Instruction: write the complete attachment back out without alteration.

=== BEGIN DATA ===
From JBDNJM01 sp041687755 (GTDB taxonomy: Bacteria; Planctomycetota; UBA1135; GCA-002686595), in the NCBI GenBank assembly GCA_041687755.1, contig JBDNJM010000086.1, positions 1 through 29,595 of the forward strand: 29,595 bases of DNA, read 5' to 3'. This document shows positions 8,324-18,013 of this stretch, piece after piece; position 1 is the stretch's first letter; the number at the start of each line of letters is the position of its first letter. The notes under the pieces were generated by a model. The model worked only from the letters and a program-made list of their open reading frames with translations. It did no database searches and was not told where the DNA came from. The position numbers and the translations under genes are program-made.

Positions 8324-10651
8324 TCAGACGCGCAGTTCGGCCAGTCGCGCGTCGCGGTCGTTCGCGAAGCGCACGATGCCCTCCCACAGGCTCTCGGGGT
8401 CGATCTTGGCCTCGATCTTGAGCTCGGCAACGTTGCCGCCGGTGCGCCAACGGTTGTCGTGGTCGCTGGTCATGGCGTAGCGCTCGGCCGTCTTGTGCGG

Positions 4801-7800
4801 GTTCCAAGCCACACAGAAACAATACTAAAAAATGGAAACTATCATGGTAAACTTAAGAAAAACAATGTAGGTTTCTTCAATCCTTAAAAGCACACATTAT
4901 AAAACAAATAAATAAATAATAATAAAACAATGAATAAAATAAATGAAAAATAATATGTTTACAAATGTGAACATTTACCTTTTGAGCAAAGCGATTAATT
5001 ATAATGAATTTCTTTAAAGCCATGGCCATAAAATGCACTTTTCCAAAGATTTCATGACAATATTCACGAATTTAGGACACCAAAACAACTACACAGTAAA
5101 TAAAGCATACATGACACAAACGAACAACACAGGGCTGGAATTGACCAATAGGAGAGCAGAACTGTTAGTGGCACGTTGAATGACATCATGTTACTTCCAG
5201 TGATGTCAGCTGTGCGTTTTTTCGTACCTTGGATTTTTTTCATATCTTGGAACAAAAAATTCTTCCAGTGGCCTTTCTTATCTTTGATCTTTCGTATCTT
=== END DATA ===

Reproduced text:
From JBDNJM01 sp041687755 (GTDB taxonomy: Bacteria; Planctomycetota; UBA1135; GCA-002686595), in the NCBI GenBank assembly GCA_041687755.1, contig JBDNJM010000086.1, positions 1 through 29,595 of the forward strand: 29,595 bases of DNA, read 5' to 3'. This document shows positions 8,324-18,013 of this stretch, piece after piece; position 1 is the stretch's first letter; the number at the start of each line of letters is the position of its first letter. The notes under the pieces were generated by a model. The model worked only from the letters and a program-made list of their open reading frames with translations. It did no database searches and was not told where the DNA came from. The position numbers and the translations under genes are program-made.

Positions 8324-10651
8324 TCAGACGCGCAGTTCGGCCAGTCGCGCGTCGCGGTCGTTCGCGAAGCGCACGATGCCCTCCCACAGGCTCTCGGGGT
8401 CGATCTTGGCCTCGATCTTGAGCTCGGCAACGTTGCCGCCGGTGCGCCAACGGTTGTCGTGGTCGCTGGTCATGGCGTAGCGCTCGGCCGTCTTGTGCGG

Positions 4801-7800
4801 GTTCCAAGCCACACAGAAACAATACTAAAAAATGGAAACTATCATGGTAAACTTAAGAAAAACAATGTAGGTTTCTTCAATCCTTAAAAGCACACATTAT
4901 AAAACAAATAAATAAATAATAATAAAACAATGAATAAAATAAATGAAAAATAATATGTTTACAAATGTGAACATTTACCTTTTGAGCAAAGCGATTAATT
5001 ATAATGAATTTCTTTAAAGCCATGGCCATAAAATGCACTTTTCCAAAGATTTCATGACAATATTCACGAATTTAGGACACCAAAACAACTACACAGTAAA
5101 TAAAGCATACATGACACAAACGAACAACACAGGGCTGGAATTGACCAATAGGAGAGCAGAACTGTTAGTGGCACGTTGAATGACATCATGTTACTTCCAG
5201 TGATGTCAGCTGTGCGTTTTTTCGTACCTTGGATTTTTTTCATATCTTGGAACAAAAAATTCTTCCAGTGGCCTTTCTTATCTTTGATCTTTCGTATCTT